Protesters rallied almost instantaneously after Jamar Clark was shot by Minneapolis police. Unicorn Riot has been at their side from the get-go. The fledgling media crew filmed from the front lines of the I-94 shutdown, the Fourth Precinct occupation, and the march downtown.
The scrappy alternative news collective is embedded in the Minneapolis protests, live tweeting and streaming more than two weeks’ worth of demonstrations, occasionally editing and posting from a van one of its cohorts has slept in near the occupied police station.
“We’re not just getting information,” says co-founder Niko Georgiades. “We’re living with them, talking with them.”
Unicorn Riot launched this spring as a decentralized media group with comrades in Denver, Boston, and New York City. Its mission is to unearth the roots of social struggles and find solutions, guided by the clichéd but noblest adage of giving a voice to the voiceless.
The seedlings emerged after the founders and mustachioed cameraman Lorenzo Serna went to Ferguson, Missouri on a contract assignment for another media organization. Georgiades calls the voyage an “eye-opener” once it set in that the company had complete control of what they produced.
“We wanted to have autonomy over our own thoughts and ideals as to how we’re going to edit it or put out media,” the 33-year-old says.
With backgrounds in media, organizing, and the “social justice realm,” the team formally launched Unicorn Riot this spring. Serna had experience livestreaming Occupy Wall Street protests. Georgiades says 4,000-plus people streamed along with them during the first-night freeway stoppage. Some archived clips have cracked 25,000 views without help from YouTube (they refuse to post them there).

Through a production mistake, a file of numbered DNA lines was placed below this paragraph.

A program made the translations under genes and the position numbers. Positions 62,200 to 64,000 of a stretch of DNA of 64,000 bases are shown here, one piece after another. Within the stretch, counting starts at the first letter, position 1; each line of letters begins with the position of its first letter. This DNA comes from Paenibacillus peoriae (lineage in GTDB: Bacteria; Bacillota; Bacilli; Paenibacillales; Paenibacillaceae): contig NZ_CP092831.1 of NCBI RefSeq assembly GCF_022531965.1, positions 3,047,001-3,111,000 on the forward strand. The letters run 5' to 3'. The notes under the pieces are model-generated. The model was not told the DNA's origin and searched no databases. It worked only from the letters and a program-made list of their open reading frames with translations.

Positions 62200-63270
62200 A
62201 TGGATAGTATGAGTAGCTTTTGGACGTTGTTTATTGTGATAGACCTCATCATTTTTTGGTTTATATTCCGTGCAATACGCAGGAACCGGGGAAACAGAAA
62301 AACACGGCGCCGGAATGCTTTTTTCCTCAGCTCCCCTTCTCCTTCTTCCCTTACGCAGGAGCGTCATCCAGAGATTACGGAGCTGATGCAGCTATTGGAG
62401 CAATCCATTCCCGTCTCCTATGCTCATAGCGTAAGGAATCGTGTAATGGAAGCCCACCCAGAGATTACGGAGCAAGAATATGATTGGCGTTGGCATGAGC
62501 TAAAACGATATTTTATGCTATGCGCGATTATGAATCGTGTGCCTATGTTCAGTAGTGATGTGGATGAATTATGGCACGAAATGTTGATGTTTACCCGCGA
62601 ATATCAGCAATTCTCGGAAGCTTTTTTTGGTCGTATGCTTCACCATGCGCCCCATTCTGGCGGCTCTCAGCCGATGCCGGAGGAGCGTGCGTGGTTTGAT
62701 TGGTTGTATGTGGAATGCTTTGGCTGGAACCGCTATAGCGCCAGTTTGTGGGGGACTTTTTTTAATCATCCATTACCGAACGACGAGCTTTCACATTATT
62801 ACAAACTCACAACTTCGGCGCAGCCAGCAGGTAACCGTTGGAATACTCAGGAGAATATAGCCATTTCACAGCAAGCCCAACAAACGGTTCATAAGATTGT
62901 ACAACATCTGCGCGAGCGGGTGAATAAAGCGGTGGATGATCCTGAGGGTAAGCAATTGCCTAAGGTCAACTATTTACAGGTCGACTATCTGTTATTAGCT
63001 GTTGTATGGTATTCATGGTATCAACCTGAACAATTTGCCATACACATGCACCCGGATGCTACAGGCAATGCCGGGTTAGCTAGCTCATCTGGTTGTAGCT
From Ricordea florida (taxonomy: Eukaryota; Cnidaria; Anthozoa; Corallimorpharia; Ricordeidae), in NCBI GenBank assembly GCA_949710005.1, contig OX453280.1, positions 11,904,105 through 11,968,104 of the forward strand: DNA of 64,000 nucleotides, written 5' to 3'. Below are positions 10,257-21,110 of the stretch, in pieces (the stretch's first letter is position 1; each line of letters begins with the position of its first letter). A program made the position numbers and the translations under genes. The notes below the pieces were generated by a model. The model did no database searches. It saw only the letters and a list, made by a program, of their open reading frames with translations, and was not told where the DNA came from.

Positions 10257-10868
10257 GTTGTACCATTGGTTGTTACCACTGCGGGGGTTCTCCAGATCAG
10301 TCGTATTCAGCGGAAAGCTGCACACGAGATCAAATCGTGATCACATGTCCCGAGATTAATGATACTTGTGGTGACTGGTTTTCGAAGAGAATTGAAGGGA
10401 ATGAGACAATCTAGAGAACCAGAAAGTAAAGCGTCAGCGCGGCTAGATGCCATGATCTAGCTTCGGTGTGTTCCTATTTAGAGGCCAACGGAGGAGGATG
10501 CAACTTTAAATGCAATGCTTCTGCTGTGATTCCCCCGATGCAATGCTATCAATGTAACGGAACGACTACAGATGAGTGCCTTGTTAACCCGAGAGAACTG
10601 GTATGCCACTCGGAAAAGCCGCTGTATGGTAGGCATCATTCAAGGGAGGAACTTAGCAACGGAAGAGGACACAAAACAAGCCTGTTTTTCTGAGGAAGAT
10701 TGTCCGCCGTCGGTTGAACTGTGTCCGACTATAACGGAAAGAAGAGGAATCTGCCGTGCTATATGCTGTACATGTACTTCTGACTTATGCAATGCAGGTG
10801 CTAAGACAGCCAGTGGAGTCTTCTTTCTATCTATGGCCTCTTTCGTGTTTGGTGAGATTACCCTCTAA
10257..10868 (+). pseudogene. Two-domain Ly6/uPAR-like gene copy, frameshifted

The livestream, Georgiades waxes, offers a fuller experience, documenting “the truth unbiased.” While a front page picture might portray a scene one way, it doesn’t capture the entire POV of those with boots on the ground.
“You can live in this protest through a livestream, because you are able to see and witness what people there are seeing and witnessing,” he contends.
Beyond the livestreams and archived posts, Georgiades and Serna host Unicorn Riot’s weekly news show, Deprogram. The commercial-free, roughly 60-to-90-minute episodes touch on everything from homelessness in Denver to free organic markets in Minneapolis, and occasional international stories.
Without ad money, Unicorn Riot’s operations are aided by donations. Under a Creative Commons license, its content is free for noncommercial entities to share and redistribute (though Georgiades has accused several mainstream news companies of jacking its footage). Sure, everybody’s gotta eat. But the indie media group isn’t interested in any sort of corporate structure.
“It’s not like we’re just out here trying to make money to do a news story,” Georgiades says. “We’re trying to find a better solution for a better world.”
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